The events that would have to transpire for your idea to be discovered and copied are extremely unlikely. Just to put this in concrete terms, let’s think about an imaginary on-demand lawn tool rental app. Users select a lawn tool which is delivered to their home for a small rental fee. They return it after a week. (Hey, I never said the example would be a good startup idea. 😉)

The people who are likely to come across you are those looking to rent lawn tools. So, before you can be copied, one of your users needs to also be a web developer or an entrepreneur with money to invest. (Aside: Is an entrepreneur with lots of cash likely to want to rent lawn tools?) Most of your visitors will not be one of these two kinds of people. A few of them will. Let’s focus on those.

What about visitors who could execute?

Not only does one of your visitors need to be able to execute your plan, but they need to want to do so. They should also have the free time to put this plan into action. If you divide a startup into two bits — the idea and the execution of that idea — which do you think is more difficult? If the idea is the most difficult, stop worrying and just execute since that’s the easy part! You’ll have no need to talk to anyone. (Don’t actually do this. I’m making a point here.)

On the other hand, if the execution is the difficult part, don’t you think all these people who are capable of doing the hard part — the execution — already have the easy part — the idea(s) — under control?

Let’s review. The person who will hit your web site to steal your startup idea will be: 1) an entrepreneur or web developer 2) wanting to rent tools 3) with no good ideas about which startup to build next. The likelihood of this person finding your site amongst the entire world wide web is extremely low. If they do find it, congratulations! You win at SEO! 💰

I don’t care how unlikely it is. How do I prevent people from stealing my idea?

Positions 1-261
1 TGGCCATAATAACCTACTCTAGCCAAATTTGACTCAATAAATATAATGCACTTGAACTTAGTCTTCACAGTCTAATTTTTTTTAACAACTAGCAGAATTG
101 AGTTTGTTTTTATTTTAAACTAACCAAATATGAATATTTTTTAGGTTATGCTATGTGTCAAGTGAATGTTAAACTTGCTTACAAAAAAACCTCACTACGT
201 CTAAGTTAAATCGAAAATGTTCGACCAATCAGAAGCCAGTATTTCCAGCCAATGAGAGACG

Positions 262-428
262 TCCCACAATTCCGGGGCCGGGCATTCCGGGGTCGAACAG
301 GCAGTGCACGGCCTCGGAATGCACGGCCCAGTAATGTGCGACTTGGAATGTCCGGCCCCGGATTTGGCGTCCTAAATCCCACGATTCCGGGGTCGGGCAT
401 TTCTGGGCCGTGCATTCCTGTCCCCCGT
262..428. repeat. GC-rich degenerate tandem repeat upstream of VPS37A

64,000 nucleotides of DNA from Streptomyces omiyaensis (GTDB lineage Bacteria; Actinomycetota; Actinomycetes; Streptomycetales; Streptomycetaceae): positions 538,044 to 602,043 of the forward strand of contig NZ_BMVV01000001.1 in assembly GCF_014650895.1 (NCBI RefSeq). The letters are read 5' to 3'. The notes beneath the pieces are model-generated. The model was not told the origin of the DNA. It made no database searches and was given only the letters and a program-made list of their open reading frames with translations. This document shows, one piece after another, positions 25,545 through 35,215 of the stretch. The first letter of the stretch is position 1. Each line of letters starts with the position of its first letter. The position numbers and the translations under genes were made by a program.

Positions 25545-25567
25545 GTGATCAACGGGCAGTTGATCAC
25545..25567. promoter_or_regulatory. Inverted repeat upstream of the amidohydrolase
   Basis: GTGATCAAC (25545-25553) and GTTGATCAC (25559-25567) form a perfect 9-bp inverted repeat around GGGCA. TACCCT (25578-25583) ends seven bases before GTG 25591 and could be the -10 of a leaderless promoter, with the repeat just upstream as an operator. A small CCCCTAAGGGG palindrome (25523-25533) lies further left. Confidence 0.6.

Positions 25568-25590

(Note: I am not a lawyer and this is not meant as legal advice.) If you want to protect your idea at all costs, get out your checkbook. You’re going to need a lawyer to help you write up an NDA. You’re also going to want any intellectual property patented so it can’t be copied by others.

Once you have these protections in place, you’ll have a court case should anyone decide to steal your idea. Now, you’ll just need the money to take the infringing party to court to enforce your NDA and/or to protect your patent. It won’t always come to this as, for many, knowing you have the defense in place will be enough to deter them, but you’ll want to be sure you’re prepared to defend your property in the event someone calls your bluff. If you’re not prepared to enforce NDAs and patents, you’re wasting everyone’s time and money by bothering with them at all.

No One-Size-Fits-All Solution

I’m being a bit flippant here about protecting your startup idea because many people focus on this instead of executing. Protecting your idea will be more or less important depending on what you’re building. Keep your eyes and ears open. As with any advice you read, listen to your trusted advisors first and think about the particular needs of your business. Just don’t let fear of having your idea stolen keep you from realizing your startup dream. A launched startup that was beaten to market by a copycat is still far more likely to achieve your goals than the one that never shipped.